We included randomised controlled trials (RCTs) that directly compared the effects of long-term treatment (lasting more than four weeks) with factor Xa inhibitors versus VKAs for preventing cerebral and systemic embolism in people with AF.
The primary efficacy outcome was the composite endpoint of all strokes and systemic embolic events. Two review authors independently extracted data, and assessed the quality of the trials and the risk of bias. We calculated a weighted estimate of the typical treatment effect across trials using the odds ratio (OR) with 95% confidence interval (CI) by means of a fixed-effect model. In case of moderate or high heterogeneity of treatment effects, we used a random-effects model to compare the overall treatment effects. We also performed a pre-specified sensitivity analysis excluding any open-label studies.
We included data from 67,688 participants randomised into 13 RCTs. The included trials directly compared dose-adjusted warfarin with either apixaban, betrixaban, darexaban, edoxaban, idraparinux, idrabiotaparinux, or rivaroxaban. The majority of the included data (approximately 90%) was from apixaban, edoxaban, and rivaroxaban.
The composite primary efficacy endpoint of all strokes (both ischaemic and haemorrhagic) and non-central nervous systemic embolic events was reported in all of the included studies. Treatment with a factor Xa inhibitor significantly decreased the number of strokes and systemic embolic events compared with dose-adjusted warfarin in participants with AF (OR 0.89, 95% CI 0.82 to 0.97; 13 studies; 67,477 participants; high-quality evidence).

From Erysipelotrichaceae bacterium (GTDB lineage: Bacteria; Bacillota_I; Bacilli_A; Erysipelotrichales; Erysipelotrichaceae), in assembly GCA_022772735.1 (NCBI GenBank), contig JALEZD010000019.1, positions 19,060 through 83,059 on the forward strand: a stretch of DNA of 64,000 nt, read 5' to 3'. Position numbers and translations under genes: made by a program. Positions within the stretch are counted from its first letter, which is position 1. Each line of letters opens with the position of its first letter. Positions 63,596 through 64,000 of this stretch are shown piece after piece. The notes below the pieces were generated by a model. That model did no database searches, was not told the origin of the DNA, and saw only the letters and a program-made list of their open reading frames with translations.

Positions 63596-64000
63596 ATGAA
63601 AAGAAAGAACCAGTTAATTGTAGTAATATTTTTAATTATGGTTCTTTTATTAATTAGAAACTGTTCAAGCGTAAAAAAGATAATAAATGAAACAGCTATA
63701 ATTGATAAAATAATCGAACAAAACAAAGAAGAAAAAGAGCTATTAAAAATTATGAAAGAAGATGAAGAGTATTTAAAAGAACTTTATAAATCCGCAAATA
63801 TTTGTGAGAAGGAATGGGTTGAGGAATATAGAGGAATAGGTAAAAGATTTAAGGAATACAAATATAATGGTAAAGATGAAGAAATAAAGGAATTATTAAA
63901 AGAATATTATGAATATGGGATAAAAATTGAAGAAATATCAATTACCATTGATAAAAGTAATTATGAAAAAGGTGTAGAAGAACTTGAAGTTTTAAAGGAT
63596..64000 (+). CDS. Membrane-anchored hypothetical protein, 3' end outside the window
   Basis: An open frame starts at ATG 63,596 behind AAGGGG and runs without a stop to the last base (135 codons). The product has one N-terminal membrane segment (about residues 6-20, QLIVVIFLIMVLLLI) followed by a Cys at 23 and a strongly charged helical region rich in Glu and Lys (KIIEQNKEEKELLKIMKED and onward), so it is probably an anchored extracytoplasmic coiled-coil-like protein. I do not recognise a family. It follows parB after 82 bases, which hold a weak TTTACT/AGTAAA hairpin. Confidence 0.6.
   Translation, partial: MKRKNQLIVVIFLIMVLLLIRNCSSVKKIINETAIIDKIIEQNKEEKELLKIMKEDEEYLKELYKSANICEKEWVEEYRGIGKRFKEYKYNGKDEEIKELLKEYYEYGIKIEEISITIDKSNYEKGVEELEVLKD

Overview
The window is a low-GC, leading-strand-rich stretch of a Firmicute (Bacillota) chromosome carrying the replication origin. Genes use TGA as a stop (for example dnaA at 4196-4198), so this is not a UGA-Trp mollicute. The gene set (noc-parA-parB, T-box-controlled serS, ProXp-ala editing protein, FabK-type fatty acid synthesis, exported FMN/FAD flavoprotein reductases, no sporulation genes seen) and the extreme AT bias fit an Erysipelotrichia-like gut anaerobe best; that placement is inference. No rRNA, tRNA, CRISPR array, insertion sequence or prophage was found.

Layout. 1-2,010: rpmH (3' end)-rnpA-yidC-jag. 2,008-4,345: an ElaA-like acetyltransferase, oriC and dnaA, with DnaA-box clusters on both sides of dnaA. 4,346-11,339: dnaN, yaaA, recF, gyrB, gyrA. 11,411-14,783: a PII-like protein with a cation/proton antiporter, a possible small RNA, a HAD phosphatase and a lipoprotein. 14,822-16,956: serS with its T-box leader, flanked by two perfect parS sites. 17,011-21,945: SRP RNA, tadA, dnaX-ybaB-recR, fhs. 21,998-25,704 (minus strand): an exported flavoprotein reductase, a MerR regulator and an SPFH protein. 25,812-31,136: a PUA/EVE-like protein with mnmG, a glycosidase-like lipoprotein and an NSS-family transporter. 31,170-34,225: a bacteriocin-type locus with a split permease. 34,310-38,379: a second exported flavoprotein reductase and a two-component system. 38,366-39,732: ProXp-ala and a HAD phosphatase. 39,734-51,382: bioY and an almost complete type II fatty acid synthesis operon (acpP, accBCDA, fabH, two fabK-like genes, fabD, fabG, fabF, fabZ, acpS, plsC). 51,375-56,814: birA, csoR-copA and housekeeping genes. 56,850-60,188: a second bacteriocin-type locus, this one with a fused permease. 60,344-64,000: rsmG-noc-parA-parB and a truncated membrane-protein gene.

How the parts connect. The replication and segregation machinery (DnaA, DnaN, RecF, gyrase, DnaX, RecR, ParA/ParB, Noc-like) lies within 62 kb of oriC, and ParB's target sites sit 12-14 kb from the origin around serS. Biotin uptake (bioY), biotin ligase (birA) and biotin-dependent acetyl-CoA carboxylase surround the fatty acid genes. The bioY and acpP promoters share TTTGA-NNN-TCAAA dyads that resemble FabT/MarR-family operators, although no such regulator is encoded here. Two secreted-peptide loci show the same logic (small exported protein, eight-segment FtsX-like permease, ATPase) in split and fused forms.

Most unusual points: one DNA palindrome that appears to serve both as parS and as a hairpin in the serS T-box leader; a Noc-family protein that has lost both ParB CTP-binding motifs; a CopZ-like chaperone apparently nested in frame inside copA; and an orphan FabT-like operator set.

Treatment with a factor Xa inhibitor significantly reduced the number of major bleedings compared with warfarin (OR 0.78, 95% CI 0.73 to 0.84; 13 studies; 67,396 participants; moderate-quality evidence). There was, however, statistically significant and high heterogeneity (I2 = 83%). When we repeated this analysis using a random-effects model, it did not show a statistically significant decrease in the number of major bleedings (OR 0.88, 95% CI 0.66 to 1.17). A pre-specified sensitivity analysis excluding all open-label studies showed that treatment with a factor Xa inhibitor significantly reduced the number of major bleedings compared with warfarin (OR 0.75, 95% CI 0.69 to 0.81), but high heterogeneity was also observed in this analysis (I2 = 72%). The same sensitivity analysis using a random-effects model also showed a statistically significant decrease in the number of major bleedings in participants treated with factor Xa inhibitors (OR 0.76, 95% CI 0.60 to 0.96).
Treatment with a factor Xa inhibitor significantly reduced the risk of intracranial haemorrhages (ICHs) compared with warfarin (OR 0.50, 95% CI 0.42 to 0.59; 12 studies; 66,259 participants; high-quality evidence). We observed moderate, but statistically significant heterogeneity (I2 = 55%). The pre-specified sensitivity analysis excluding open-label studies showed that treatment with a factor Xa inhibitor significantly reduced the number of ICHs compared with warfarin (OR 0.47, 95% CI 0.40 to 0.56), with low, non-statistically significant heterogeneity (I2 = 27%).
Treatment with a factor Xa inhibitor also significantly reduced the number of all-cause deaths compared with warfarin (OR 0.89, 95% 0.83 to 0.95; 10 studies; 65,624 participants; moderate-quality evidence).